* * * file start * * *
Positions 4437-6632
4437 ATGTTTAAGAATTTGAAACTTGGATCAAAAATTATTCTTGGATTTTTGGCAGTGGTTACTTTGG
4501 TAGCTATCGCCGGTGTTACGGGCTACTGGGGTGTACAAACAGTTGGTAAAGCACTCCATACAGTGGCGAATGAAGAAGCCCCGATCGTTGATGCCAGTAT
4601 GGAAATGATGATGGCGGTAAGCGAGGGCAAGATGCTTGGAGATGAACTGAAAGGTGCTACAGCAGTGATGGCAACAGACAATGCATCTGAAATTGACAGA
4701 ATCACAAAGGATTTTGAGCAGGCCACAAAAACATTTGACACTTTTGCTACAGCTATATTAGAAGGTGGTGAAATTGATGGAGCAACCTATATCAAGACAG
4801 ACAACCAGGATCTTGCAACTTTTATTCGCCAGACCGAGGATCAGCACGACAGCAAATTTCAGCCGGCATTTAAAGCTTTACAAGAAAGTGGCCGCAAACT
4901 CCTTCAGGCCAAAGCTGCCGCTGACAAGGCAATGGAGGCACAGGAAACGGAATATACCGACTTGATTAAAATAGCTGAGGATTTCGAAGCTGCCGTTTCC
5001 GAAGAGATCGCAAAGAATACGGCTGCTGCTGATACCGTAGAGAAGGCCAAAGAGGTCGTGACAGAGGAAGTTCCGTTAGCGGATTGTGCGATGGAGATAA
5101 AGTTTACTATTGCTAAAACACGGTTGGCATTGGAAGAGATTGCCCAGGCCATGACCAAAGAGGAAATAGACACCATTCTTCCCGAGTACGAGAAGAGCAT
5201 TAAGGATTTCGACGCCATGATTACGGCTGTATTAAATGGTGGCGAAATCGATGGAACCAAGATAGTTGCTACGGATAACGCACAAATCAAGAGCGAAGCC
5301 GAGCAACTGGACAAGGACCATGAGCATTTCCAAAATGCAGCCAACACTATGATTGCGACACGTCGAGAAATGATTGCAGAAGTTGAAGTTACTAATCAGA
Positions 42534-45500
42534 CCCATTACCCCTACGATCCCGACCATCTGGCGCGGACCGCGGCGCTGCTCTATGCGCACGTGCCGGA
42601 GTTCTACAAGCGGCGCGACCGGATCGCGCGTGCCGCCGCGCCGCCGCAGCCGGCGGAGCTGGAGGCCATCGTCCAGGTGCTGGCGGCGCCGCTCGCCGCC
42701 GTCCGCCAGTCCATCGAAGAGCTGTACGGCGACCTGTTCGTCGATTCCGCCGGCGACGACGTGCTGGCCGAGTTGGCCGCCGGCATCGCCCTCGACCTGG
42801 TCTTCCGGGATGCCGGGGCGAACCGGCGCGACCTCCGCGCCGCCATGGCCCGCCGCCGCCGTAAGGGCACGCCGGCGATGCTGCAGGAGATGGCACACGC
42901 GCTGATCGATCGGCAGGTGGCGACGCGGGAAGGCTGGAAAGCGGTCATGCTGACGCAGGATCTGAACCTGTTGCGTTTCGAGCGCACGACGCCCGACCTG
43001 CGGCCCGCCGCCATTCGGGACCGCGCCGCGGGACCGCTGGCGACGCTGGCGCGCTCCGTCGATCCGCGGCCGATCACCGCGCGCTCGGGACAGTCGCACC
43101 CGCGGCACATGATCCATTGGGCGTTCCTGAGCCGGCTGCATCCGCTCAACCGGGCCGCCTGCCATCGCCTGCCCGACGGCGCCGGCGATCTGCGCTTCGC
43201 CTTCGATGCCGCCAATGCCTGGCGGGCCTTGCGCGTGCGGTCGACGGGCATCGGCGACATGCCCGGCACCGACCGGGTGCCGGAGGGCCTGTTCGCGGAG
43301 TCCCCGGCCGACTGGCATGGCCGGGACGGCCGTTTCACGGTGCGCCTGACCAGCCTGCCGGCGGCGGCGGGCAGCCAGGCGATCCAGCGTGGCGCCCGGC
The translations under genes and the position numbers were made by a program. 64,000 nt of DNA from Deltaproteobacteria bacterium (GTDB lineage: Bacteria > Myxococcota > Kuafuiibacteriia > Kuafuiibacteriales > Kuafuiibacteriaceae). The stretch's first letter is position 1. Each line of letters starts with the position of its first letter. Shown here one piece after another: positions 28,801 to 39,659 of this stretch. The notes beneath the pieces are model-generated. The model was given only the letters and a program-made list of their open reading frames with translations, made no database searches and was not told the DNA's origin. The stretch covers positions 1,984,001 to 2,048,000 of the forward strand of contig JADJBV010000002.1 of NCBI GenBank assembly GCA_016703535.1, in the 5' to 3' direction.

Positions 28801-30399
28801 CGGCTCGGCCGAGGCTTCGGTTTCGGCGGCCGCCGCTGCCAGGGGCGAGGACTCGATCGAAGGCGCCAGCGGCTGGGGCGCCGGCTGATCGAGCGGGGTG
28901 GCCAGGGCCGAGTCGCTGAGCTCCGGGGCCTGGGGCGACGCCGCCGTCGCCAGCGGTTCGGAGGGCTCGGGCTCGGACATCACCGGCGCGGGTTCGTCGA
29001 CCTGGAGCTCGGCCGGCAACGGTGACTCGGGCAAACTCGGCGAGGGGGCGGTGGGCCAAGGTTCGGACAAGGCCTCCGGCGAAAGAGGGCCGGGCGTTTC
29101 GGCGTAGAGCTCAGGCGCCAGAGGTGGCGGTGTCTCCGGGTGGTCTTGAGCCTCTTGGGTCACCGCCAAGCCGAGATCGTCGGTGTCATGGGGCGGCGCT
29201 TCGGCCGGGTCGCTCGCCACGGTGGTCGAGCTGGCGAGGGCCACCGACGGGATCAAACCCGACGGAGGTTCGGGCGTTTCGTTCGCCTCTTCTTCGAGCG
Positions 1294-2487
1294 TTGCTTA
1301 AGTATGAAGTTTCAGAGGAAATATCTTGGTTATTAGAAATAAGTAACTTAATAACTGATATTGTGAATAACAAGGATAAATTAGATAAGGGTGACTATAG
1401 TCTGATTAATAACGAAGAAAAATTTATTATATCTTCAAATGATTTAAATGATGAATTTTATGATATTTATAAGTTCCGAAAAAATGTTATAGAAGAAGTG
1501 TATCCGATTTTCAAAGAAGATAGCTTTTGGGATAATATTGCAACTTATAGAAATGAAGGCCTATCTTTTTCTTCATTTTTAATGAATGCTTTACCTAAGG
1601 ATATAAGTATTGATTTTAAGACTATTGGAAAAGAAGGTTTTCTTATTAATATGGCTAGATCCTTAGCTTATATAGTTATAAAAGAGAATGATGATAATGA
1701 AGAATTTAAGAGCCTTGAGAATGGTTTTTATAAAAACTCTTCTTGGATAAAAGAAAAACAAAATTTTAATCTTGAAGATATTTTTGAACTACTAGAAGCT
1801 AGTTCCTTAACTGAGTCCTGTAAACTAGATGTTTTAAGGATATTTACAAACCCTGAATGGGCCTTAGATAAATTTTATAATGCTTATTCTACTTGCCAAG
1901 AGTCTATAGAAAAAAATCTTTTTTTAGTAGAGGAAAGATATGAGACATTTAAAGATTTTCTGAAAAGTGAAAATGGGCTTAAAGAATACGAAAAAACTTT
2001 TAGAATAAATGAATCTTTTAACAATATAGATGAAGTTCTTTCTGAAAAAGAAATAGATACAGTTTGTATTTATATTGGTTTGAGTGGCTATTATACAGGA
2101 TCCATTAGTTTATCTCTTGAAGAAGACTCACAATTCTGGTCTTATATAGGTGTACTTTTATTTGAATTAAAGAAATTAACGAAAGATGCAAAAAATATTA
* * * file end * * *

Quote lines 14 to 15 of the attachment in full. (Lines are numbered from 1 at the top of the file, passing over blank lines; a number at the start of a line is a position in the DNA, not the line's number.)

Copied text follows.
42601 GTTCTACAAGCGGCGCGACCGGATCGCGCGTGCCGCCGCGCCGCCGCAGCCGGCGGAGCTGGAGGCCATCGTCCAGGTGCTGGCGGCGCCGCTCGCCGCC
42701 GTCCGCCAGTCCATCGAAGAGCTGTACGGCGACCTGTTCGTCGATTCCGCCGGCGACGACGTGCTGGCCGAGTTGGCCGCCGGCATCGCCCTCGACCTGG